A Juvenile Heuglin's Gull dries its feathers before taking off for the next flight in search of an early morning meal.

Secrets from the coast

Virtually unknown to tourists and outsiders, the tiny beach town of Motwa along the Gulf of Kutch is home to a wide variety of gulls, plovers, egrets, herons and several other striking species of coastal avifauna, which flock in huge numbers to this secluded asylum.

Over the years Gujarat has earned the reputation of being one of the prominent birding hotspots of India. While the state boasts of a rich and diversified bird population, with several sites that are popular among birders, it is always a pleasure and a source of encouragement to discover a new birding haven. Approximately 11-12km from the coastal city of Mandavi lies Motwa, along with the Gulf of Kutch, home to a community of fishermen and a huge variety of birds. Being a coastal region, Motwa is the ideal place to find different species of gulls; some of the most notable ones being Pallas’s Gull, Black-headed Gull, Slender Billed Gull and the Heuglin’s Gull, that arrive to enchant birdwatchers in huge numbers. The related terns, represented by the Caspian and the River Terns, are passage migrants on this coast and can only be observed during the winter months.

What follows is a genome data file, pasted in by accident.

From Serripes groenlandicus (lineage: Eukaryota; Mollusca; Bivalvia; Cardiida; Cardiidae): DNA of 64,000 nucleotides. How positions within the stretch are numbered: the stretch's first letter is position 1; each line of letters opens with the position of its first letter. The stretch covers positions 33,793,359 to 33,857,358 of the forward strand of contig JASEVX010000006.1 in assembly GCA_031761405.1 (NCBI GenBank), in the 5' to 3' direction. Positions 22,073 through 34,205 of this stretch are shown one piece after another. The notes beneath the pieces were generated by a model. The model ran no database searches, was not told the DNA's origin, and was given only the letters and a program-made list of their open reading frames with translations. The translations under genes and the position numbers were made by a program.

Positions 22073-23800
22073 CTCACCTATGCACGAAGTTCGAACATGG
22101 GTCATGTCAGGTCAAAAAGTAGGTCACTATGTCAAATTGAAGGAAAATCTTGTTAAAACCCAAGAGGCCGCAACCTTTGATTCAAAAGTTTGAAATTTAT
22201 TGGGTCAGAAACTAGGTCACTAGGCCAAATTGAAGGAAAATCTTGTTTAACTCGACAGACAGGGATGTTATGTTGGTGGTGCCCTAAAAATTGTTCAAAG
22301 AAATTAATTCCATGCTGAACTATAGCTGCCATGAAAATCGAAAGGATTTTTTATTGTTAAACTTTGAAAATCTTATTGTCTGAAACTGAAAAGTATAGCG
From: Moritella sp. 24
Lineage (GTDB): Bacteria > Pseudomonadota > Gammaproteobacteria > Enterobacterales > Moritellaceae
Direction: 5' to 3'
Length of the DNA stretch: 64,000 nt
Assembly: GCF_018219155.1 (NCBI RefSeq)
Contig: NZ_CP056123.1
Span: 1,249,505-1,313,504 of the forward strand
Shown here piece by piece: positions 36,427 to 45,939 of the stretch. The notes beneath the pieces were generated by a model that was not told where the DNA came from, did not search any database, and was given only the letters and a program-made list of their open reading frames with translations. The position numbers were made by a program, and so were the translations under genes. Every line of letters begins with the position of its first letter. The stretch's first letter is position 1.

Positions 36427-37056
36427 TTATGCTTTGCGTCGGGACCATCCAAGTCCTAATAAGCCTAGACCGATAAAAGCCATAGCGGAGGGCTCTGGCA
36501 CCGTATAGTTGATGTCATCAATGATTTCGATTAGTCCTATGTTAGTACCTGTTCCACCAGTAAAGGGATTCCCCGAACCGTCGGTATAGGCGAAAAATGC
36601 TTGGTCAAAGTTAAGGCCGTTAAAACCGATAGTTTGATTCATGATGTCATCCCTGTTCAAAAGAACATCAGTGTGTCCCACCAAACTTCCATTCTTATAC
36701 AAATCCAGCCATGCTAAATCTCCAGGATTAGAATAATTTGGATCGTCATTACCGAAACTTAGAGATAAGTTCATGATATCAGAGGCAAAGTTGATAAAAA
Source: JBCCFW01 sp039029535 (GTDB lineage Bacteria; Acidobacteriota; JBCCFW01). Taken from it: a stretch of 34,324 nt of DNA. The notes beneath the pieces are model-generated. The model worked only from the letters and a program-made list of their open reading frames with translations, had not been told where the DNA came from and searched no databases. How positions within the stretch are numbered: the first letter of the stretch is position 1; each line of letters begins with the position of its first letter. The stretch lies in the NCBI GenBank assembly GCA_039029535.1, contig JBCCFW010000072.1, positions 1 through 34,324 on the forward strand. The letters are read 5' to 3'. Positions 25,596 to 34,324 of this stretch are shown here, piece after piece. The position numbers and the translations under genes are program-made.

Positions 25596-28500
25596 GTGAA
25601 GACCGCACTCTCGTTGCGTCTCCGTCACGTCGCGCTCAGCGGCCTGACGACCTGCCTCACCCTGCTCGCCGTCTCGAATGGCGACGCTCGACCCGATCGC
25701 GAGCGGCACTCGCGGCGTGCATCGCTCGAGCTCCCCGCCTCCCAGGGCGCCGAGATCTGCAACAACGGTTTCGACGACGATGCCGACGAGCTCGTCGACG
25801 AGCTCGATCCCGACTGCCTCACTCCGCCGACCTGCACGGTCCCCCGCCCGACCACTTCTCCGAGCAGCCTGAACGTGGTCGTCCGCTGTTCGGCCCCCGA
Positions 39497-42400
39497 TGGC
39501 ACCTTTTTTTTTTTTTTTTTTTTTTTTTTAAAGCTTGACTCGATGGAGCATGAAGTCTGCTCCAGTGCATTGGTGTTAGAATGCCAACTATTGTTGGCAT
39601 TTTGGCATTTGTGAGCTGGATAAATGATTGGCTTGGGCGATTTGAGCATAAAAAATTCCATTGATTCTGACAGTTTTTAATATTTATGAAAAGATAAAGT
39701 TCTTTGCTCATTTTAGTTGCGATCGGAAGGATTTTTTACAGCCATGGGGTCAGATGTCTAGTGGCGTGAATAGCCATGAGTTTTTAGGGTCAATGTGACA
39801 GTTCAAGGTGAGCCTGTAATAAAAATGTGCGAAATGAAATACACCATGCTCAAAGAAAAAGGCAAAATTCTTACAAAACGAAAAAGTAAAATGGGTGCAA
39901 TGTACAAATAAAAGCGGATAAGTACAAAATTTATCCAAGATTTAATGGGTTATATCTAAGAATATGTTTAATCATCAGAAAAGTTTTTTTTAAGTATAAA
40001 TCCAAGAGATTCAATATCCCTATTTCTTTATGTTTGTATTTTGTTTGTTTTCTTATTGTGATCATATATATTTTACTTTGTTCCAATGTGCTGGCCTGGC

Apart from gulls, Motwa boasts of a healthy population of waders in the form of Crab Plovers, Great Thick-knees, and Bar-tailed Godwits. The presence of huge colonies of marine crab species like the ghost crabs and the fiddler crabs attract these waders to the beach. The Crab Plovers are unique among these waders. They nest in burrows along sandy beaches and use the warmth of the sand to incubate their eggs. It is an amusing experience to watch these agile plovers hunt for their favourite meal of crabs, nothing short of an animated cat and mouse chase. The ever-so-adaptable egrets have also made Motwa their home. The Western Reef Egret and the Great Egret are commonly found along the Motwa beach; so are the herons—most notably the Grey Heron. These patient birds, dart with a sudden yet precise strike to catch their prey. Not being picky, they will catch anything from small worms to large crabs and snakes. However, it is the presence of huge numbers of Greater and Lesser Flamingos which makes this small beach town a special birding destination. Flamingos are widespread all over the state of Gujarat but along the Motwa coastline, they can be found in huge numbers. Typically these birds can be seen in flocks or colonies, where an individual flock consists of up to a hundred or more individuals. They spend most of their time wading into the Arabian Sea where they forage in knee-deep water, but as the water level begins to rise they keep on inching closer towards the shore. Flamingoes spend most of their day burying their bills or sometimes their entire head to suck up both mud or sand and the tiny fish, plankton and shrimps, mixed in them. The filter-like structure in their beak separates food from muddy water. Apart from the huge population, the proximity of the flocks of flamingos to the beach means one can observe these birds from a close range without causing any disturbance to them.